A new paper in the prestigious medical journal Mayo Clinic Proceedings, “The Childhood Obesity Epidemic as a Result of Nongenetic Evolution: The Maternal Resources Hypothesis,” argues that regarding the basis for inheritance, the modern evolutionary synthesis is fatally flawed. In fact, says Dr. Edward Archer at the University of Alabama, many aspects of human life, physiology, and health do not make sense in the light of the standard neo-Darwinian model.
Referring to the famous adage of Theodosius Dobzhansky, he writes:
Although it may be true that “nothing in biology makes sense except in the light of evolution,” for most of the 20th century, nongenetic vectors of inheritance and the evolutionary consequences of developmental dynamics leading to novel phenotypes were largely ignored. This a priori constraint on heritability and evolution has no empirical or theoretical foundation; however, because theory affects research, clinical practice, and public health policy, the exclusion of nongenetic pathways for the intergenerational transmission of obesity and high-risk phenotypes has been unproductive.
As noted by Harris (1904) more than 100 years ago, “Natural selection may explain the survival of the fittest, but it cannot explain the arrival of the fittest.” Given the heterogeneity of environments into which an organism may be born and the fact that phenotype-environment interactions are the substrate upon which natural selection acts, evolutionary fitness (ie, enhanced survival and reproduction) necessitates mechanisms by which the salient environmental exposures that generated the (successful) phenotype of the mother are translated to the offspring (ie, the “arrival of the fittest”). Because considerable environmental changes commonly occur from one generation to the next, adaptive phenotypes will not necessarily be generated via genetic inheritance. As such, I assert that the “missing heritability” in the rapid phenotypic changes exhibited over the past century (ie, inheritance not explained via genecentric paradigms) will not be found in the genome, and propose a novel conceptualization of inheritance in which nongenetic vectors of evolution (ie, maternal effects [ME] and socioenvironmental and phenotypic evolution [PE]) are the predominant causal elements in the recent rise in the prevalence of childhood obesity.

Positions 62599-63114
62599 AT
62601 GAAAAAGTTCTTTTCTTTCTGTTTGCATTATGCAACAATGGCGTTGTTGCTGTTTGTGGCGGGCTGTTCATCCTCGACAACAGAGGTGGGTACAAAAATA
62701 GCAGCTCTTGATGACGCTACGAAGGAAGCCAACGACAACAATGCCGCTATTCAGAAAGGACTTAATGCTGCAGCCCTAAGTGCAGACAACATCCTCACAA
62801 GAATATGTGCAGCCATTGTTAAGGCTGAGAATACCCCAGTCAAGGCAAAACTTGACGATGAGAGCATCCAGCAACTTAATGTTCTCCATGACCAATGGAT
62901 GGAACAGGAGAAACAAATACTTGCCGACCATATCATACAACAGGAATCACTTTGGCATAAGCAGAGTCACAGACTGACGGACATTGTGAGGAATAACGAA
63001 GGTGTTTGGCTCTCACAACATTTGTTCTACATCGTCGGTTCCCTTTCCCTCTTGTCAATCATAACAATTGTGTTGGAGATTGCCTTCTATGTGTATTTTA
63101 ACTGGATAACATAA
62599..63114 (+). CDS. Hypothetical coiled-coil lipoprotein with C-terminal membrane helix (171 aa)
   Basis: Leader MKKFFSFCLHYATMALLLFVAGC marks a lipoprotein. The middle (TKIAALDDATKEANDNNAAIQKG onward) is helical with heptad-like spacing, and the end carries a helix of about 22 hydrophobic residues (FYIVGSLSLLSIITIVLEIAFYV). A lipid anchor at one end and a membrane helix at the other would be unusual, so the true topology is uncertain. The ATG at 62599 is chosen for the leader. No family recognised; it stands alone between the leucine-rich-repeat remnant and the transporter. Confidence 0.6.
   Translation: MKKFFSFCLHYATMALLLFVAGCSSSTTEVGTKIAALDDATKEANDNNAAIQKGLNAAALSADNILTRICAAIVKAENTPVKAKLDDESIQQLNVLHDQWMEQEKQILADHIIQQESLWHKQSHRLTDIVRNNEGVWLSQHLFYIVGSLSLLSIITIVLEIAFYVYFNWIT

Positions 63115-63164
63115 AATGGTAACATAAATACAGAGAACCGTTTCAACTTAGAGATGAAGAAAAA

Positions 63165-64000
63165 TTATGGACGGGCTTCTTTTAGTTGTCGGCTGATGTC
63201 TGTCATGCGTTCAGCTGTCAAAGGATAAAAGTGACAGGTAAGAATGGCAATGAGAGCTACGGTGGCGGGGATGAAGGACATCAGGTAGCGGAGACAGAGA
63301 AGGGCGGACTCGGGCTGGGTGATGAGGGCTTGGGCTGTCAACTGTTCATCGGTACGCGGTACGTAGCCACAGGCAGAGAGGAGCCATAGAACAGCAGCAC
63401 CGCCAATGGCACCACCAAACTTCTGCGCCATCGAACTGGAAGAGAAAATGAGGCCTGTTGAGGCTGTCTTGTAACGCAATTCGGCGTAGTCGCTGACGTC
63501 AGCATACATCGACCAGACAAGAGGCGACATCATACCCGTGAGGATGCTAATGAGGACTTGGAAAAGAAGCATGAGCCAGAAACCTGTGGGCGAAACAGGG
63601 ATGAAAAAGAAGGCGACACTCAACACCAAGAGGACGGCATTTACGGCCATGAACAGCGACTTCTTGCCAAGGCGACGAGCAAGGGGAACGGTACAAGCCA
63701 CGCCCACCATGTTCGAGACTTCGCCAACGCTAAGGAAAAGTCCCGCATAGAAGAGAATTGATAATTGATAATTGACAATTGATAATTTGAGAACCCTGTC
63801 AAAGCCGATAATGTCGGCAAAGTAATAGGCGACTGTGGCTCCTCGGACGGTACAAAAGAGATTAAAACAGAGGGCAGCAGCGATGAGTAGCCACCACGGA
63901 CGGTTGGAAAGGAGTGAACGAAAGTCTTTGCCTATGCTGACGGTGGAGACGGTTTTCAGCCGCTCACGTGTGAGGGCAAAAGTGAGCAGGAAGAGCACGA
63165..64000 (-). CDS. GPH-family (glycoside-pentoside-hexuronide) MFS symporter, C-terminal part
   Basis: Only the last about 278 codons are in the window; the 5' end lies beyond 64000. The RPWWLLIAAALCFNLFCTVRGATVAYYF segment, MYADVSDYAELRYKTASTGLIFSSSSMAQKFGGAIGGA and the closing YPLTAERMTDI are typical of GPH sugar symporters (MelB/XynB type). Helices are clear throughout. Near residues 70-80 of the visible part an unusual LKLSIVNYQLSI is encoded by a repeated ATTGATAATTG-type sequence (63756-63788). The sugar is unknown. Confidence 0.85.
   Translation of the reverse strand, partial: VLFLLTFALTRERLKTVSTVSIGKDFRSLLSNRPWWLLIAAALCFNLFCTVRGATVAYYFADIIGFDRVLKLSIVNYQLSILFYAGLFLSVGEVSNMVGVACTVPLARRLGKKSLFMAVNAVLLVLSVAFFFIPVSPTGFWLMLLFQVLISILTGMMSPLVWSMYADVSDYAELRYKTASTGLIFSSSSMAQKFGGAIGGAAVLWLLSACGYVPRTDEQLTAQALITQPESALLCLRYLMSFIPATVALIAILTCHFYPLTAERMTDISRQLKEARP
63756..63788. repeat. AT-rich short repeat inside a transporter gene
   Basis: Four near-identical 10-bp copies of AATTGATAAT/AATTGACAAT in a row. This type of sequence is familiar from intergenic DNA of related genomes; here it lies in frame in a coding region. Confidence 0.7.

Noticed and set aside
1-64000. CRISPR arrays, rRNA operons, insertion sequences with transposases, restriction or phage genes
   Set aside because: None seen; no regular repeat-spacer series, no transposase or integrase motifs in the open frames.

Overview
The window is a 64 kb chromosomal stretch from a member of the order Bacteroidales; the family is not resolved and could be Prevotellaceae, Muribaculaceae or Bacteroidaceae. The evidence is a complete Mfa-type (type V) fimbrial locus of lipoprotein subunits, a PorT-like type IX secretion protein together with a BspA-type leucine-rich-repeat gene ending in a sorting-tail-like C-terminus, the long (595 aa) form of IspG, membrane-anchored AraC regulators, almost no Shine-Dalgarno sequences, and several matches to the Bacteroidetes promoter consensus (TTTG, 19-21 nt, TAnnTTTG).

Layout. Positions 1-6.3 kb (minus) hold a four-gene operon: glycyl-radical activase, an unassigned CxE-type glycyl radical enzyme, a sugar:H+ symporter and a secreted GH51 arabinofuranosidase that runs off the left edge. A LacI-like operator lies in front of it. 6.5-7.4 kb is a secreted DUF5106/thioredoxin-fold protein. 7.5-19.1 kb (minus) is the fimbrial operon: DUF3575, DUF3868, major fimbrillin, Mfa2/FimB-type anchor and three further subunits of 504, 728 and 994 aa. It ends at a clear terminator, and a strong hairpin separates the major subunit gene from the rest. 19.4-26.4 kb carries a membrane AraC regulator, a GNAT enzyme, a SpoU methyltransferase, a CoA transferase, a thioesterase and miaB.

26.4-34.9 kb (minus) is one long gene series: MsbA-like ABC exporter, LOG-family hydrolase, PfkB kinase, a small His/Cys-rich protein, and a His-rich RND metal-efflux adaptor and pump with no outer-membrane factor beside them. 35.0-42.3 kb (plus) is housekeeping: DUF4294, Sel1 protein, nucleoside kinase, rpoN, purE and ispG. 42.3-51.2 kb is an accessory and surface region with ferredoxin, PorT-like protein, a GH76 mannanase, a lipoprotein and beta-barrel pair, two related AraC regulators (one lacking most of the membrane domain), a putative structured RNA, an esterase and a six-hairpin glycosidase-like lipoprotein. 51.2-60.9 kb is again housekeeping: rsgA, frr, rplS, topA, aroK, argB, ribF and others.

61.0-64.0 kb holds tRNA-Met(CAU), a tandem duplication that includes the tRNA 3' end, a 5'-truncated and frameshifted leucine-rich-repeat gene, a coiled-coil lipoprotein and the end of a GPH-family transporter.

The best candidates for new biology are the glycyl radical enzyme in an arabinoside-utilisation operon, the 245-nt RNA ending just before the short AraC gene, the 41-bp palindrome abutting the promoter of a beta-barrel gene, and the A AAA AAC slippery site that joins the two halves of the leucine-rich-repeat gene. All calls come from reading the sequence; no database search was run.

The article goes on to propose a non-Darwinian model by which childhood obesity has dramatically risen in recent decades largely as the result of non-genetic inheritance, human choices, and medical advances (such as cesarean births) influencing human developmental patterns. Just another paper showing that Darwinism doesn’t explain everything.